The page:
Il Marmo Spirante: Sculpture And Experience In Seventeenth-century Rome by Joris Van GastelIl Marmo Spirante: Sculpture And Experience In Seventeenth-century Rome by Joris Van Gastel

Il Marmo Spirante: Sculpture And Experience In Seventeenth-century Rome

byJoris Van Gastel

Hardcover | December 15, 2013

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The sculptors of the Roman Baroque, including masters such as Gian Lorenzo Bernini, Alessandro Algardi, and Giuliano Finelli, managed to achieve unprecedented vivaciousness in their works. Yet, the apparent life of these sculptures is persistently obscured by their materiality. Soft, undulating flesh and fluttering draperies are captured in hard and lifeless marble. Taking the manner in which the beholder’s engagement with sculpture plays out in contemporaneous poetry and other sources as a point of departure, this study explores the various ways contemporary viewers dealt with sculpture’s double character, introducing ideas from modern-day psychology along the way.  
Joris van Gastel, formerly researcher at Leiden University‘s research project Art, Agency and Living Presence in Early Modern Italy, is research fellow at the University of Warwick. 
Title:Il Marmo Spirante: Sculpture And Experience In Seventeenth-century RomeFormat:HardcoverDimensions:328 pages, 9.4 × 6.6 × 0.9 inPublished:December 15, 2013Publisher:Leiden University Press AcademicLanguage:English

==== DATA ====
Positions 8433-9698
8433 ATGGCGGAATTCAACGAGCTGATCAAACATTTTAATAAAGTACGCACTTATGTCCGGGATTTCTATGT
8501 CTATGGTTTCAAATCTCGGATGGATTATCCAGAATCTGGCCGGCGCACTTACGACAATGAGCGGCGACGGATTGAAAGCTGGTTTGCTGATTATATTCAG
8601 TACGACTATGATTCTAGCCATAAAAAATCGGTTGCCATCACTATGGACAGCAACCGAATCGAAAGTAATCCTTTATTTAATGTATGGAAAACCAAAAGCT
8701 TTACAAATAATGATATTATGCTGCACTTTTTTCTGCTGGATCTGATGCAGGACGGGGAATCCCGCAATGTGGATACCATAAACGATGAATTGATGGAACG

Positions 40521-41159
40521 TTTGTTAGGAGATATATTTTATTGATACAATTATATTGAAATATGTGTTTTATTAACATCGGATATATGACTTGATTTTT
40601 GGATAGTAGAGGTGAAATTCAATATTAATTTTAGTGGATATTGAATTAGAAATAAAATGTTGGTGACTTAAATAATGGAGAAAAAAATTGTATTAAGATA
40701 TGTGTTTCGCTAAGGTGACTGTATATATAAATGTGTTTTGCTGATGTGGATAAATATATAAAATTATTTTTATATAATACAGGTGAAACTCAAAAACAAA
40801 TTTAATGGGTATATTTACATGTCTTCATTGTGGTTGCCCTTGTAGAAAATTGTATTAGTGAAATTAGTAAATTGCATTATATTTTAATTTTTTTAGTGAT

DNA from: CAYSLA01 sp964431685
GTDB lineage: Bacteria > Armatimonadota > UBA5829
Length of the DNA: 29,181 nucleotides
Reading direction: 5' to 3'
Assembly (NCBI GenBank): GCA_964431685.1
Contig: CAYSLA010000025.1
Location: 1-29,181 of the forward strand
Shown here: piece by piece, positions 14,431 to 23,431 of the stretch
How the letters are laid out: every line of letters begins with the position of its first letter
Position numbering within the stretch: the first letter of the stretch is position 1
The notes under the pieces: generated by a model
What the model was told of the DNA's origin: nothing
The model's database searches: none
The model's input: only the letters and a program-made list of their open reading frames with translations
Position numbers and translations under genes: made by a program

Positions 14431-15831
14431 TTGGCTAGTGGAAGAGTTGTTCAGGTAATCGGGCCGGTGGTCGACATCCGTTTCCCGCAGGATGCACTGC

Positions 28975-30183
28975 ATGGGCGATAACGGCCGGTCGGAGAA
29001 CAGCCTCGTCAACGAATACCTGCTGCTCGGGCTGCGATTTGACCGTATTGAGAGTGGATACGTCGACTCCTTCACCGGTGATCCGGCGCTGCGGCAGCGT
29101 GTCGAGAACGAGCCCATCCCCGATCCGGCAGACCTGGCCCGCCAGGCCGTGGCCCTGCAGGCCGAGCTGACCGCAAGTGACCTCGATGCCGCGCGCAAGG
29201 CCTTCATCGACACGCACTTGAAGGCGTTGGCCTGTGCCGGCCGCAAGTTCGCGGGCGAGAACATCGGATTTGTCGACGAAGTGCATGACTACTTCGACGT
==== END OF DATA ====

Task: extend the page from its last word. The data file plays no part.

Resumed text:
The following ISBNs are associated with this title:

ISBN - 10:908728179X

ISBN - 13:9789087281793

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Table of Contents

Preface

Sculpture and Experience

Sculpture through Poetry

Sculpted Life

Effects on the Spectator/Poet

Poetry and Other Sources

Between Beholder, Artist, and Art

Likeness and Recognition: The Portrait Bust

To Create a Likeness

Portraiture and Caricature

The Lifelikeness of Portraiture

Plurality or the Bust as Construct

Azioni, Affetti, and Fantasia

Creating the Plural Bust

Looking at Bernini with Guidiccioni

Moving Sculpture Moving the Beholder

Moments and Movement

Shifts

Movement Styles and Caricatures

The Portrait Bust

The Moving Beholder

Touch and Sculpted Flesh

Titian as a Sculptor of Flesh

Nursing the Putto

Ambiguities of the Flesh

Touch and Flesh

Franchezza or the Sculptor’s Traces

Franchezza and Connoisseurship

The Sculpture as Connoisseur

The Dynamics of Observation

The Prominence of the Fold

Bernini’s Metamorphosis

‘Per una statua di Dafne’

The Active Spectator

The Petrified Spectator

Life to Stone

Conclusion

Appendices

Appendix 1: A Letter to Bernini

Appendix 2: Fulvio Testi’s ‘Lusso di Roma’

Notes

Bibliography

List of Illustrations

Index